Today's News

  • Volunteers are the reason city Boo Fest was a success

    Boo Fun Fest 2009 was an exciting event. The Boo Fun Fest is held annually on Halloween night and is sponsored by the city of Lancaster. Originally began as a safe Halloween alternative for children to trick or treat, the Boo Fun Fest has grown to become an annual Halloween destination for families throughout Lancaster. This year’s event was estimated to have served more than 2,000 people.

  • Southern end of county like a phoenix

    Hot diggety dog, the southern end of Lancaster County is rising like a phoenix from its ashes. Kershaw is on the move. Most noted lately is its resolve to recognize our World War II vets with the Honor Flight.

    Now, bless Pete, Heath Springs has swept away the remains of that old water tank and is trying to come up with a memorial for all  county veterans since the Spanish-American War while the county seat is engrossed with building the largest courthouse under one roof.

  • Unemployment benefits issue a misunderstanding

    By the time this hits print, the General Assembly will already have reconvened to take up one specific topic – extended unemployment benefits.

    Somewhere in the 1,200-page federal stimulus bill, there was an opportunity for South Carolina to obtain funds for an additional 20 weeks of benefits by changing the measure used to trigger emergency jobless benefits, which states give out during times of high unemployment.

  • Parent asks smokers to stop smoking on ball fields

    I’m writing as a concerned parent. We have great sports programs for our children in Lancaster. It’s so good to have a place for families to play and have a good time. I’d like to ask the parents and adults to refrain from smoking at the ball fields. There are children there who suffer from asthma and adults who have breathing problems.

    It would be great to have a place to go that is smoke free for all to enjoy. It would also set a good example for the children to have a smoke-free place to play.

  • Obama not listening to advice about Afghanistan

    In May of 2009, President Barack Obama handpicked Lt. Gen. Stanley McCrystal to command our troops in Afghanistan. The general carried with him the president’s new strategy for winning the war. Obama explained this strategy in a speech to the Veterans of Foreign Wars on Aug. 17, saying,“Our new strategy has a clear mission and defined goals – to disrupt, dismantle and defeat al Qaeda and its extremist allies.”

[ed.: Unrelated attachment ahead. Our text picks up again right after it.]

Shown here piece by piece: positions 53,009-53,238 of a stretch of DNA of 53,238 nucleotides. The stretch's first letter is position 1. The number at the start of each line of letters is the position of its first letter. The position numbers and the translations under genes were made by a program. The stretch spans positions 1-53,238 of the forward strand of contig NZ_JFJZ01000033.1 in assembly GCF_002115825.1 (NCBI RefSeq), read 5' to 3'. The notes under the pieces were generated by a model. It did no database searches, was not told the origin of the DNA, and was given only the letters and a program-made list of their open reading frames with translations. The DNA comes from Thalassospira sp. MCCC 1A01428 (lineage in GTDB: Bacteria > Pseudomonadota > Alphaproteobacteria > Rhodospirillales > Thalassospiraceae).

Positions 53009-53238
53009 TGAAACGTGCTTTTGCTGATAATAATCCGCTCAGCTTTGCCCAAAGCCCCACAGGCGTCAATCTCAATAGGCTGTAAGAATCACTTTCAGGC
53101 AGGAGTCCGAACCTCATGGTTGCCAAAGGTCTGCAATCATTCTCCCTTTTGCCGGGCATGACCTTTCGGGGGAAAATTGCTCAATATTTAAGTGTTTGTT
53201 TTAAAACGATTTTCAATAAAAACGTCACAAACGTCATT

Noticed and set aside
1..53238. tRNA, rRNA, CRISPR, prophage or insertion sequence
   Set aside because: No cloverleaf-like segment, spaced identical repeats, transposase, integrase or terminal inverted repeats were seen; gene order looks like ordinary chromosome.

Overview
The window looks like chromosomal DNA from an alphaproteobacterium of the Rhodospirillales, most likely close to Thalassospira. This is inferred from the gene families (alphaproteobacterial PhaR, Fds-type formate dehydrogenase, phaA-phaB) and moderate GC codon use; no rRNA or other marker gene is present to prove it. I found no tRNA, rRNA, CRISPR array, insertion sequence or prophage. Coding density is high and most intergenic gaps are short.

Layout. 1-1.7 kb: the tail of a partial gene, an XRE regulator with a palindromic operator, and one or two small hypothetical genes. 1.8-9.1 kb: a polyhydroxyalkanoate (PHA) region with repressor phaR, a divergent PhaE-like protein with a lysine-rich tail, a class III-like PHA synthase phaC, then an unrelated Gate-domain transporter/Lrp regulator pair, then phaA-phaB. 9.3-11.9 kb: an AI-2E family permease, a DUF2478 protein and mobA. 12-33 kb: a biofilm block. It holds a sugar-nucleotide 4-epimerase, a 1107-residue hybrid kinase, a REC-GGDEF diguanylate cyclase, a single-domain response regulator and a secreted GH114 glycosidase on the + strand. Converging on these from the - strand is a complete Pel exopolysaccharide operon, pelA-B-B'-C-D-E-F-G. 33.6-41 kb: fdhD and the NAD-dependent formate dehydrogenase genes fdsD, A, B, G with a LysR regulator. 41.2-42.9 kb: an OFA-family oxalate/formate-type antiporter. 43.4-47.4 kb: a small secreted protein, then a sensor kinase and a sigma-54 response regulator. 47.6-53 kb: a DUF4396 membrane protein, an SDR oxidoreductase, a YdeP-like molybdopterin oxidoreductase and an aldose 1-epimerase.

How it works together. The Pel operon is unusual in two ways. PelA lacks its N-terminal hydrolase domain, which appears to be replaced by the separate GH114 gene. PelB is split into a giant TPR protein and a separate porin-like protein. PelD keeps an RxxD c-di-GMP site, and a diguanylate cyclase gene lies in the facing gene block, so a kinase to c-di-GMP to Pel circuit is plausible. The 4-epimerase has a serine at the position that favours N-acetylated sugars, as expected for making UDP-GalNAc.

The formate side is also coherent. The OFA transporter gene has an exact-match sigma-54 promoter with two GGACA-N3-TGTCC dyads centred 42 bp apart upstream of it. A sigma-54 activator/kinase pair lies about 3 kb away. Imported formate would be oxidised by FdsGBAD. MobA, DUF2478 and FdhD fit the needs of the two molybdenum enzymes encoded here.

• Veterans have paid the cost of freedom

    Lancaster resident Earl Gainey held a miniature American flag in one hand and Ginger’s leash in the other as they waited for the Veterans Day parade to begin on Saturday. Clear skies and bright sun made it a perfect day for a parade.

    Gainey and his pet dog were there to show support for Gainey’s son and other veterans participating in the parade.

    People started to line the sidewalks. Stachia Sistare handed out the miniature American flags. The crowd cheered and waved the flags as veterans rode by.

  • Newspaper giving wrong impression of absentee voters

    The amount of attention paid to the number of absentee requests for the Nov. 3 general election is a farce. In the Oct. 25 editorial, “Just how credible is mystery candidate?,” there are some statements made in paragraphs seven, 19 and 20 that I think are slanderous.

    Paragraph seven lists the areas where the highest concentration of absentee ballots were coming from, according to the voter registration office.

  • Education accountability remains strong in state

    South Carolina has been a leader in education accountability for more than a decade.

    Well before Congress imposed the burdensome requirements of No Child Left Behind, our state, unlike most, had set its own very challenging goals, combining high standards, demanding assessments, ambitious achievement targets and accountability for results in a comprehensive system often praised as an example for the nation.

  • Michigan looks to SC for guidance on transparency

     In late October, I was honored to be contacted by leaders of the Michigan state legislature who had heard about my office’s government transparency efforts and hope to emulate those efforts in their own state. 

  • County needs company like Springs

    When I was 16 years old I went to work for Springs Industries. I was a clean up, blow-off hand on the second shift in the weave room. I worked for Springs most of my working life. It was the place to work.

    All of us who worked for Springs had a job that we knew was going to give us full-time work. I worked hard and tried to make the most of my job. I was fortunate enough to get a number of appointments in supervision.